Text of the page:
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Re: Restrictions of let rec
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Date: -- (:)
From: Damien Doligez <Damien.Doligez@i...>
Subject: Re: Restrictions of let rec
>From: Andreas Rossberg <>
>  let rec f = f' some_defaul_arg
>  and f' v = function ... -> ...f' v' x... | ... -> ...f y... | ...
>The compiler argues that "this kind of expression is not allowed with
>`let rec'", probably because the RHS of f is neither an abstraction nor
>a constructor application nor does f appear in it.

This last item is irrelevant.  The RHS has to be a function
abstration, a constructor, an array, or a record.  More precisely,
every RHS of a let rec must be a value and not a variable. <<value>>
is defined as a subclass of expression:

value :
  | value-path
  | constant
  | ( value )
  | begin value end
  | ( value : typexpr )
  | value, value {, value}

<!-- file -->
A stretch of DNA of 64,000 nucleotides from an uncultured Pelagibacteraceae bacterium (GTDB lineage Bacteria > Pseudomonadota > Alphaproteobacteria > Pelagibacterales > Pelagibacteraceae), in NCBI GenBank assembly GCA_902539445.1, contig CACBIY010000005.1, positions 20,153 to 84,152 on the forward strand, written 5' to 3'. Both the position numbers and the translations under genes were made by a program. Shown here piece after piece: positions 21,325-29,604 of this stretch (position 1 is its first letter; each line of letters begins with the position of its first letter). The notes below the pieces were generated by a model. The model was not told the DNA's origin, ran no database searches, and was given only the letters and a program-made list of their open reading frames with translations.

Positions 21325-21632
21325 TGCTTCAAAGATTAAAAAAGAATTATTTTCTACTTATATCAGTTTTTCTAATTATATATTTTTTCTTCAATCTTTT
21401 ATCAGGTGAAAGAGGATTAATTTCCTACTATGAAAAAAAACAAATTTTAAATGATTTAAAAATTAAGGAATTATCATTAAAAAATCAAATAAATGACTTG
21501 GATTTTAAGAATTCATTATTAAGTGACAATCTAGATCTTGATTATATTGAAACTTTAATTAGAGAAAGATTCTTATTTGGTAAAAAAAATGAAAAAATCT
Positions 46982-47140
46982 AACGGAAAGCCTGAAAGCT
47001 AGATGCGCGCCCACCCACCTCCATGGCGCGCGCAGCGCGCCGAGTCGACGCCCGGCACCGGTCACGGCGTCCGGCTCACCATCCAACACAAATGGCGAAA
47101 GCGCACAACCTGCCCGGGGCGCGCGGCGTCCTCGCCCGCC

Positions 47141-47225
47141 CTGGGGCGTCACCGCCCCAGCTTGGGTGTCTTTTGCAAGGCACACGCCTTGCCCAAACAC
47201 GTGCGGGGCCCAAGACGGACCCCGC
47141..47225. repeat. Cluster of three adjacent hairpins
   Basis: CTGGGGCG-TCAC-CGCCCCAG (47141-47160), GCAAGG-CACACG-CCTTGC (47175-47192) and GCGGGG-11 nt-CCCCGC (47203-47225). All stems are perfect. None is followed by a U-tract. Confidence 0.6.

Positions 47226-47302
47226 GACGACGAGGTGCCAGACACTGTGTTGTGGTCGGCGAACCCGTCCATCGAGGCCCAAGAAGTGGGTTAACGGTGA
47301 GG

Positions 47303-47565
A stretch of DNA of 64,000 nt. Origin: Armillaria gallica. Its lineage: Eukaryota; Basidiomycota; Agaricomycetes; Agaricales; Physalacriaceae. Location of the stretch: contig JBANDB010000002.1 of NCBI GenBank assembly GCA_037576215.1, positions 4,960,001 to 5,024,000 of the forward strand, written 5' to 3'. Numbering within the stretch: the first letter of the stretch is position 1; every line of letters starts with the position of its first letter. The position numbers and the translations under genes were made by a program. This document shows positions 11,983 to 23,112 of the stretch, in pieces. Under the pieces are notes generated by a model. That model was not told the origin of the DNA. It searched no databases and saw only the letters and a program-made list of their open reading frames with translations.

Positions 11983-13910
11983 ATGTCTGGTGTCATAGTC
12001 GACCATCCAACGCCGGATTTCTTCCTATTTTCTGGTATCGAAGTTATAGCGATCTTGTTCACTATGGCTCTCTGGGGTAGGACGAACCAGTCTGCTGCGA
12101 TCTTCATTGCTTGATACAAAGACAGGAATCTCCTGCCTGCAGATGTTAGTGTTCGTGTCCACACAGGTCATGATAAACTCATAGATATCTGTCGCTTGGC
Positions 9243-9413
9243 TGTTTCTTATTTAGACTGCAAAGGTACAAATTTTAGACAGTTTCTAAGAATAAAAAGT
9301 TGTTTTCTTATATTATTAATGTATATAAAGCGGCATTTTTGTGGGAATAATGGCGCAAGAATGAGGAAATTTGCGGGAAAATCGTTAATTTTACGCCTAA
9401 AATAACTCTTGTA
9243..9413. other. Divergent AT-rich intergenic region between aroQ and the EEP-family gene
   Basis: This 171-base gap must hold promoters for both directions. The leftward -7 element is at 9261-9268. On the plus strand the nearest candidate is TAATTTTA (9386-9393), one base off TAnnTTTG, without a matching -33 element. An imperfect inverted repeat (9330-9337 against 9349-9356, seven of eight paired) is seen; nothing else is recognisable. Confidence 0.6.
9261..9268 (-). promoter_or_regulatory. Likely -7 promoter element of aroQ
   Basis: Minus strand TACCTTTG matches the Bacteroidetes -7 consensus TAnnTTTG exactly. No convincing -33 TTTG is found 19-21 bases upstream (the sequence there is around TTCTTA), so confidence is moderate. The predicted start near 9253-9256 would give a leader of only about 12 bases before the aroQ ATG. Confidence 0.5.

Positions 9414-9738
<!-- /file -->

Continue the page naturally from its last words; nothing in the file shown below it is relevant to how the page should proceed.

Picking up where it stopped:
| ncconstr value
  | value :: value
  | [ value {; value} ]
  | [| value {; value} |]
  | { label = value {; label = value} }
  | function pattern-matching
  | fun multiple-matching
  | let [rec] let-binding {and let-binding} in value

Note that "pattern-matching" and "multiple-matching" in the above are
the real thing, which may contain arbitrary expressions.

>I know it's easy to avoid this by doing eta conversion, but I don't see
>the point in disallowing such definitions. What's the rationale?

In short, we want to avoid run-time errors.

>it's an oversight and the compiler should actually check whether f
>appears on _any_ RHS of the let rec?

I don't understand this remark, since f does appear on the RHS of f'
in your example.  Anyway, when f does not appear in any RHS, then its
definition is not really recursive, so you shouldn't include f in the
let rec (unless you're trying to obfuscate your code).

-- Damien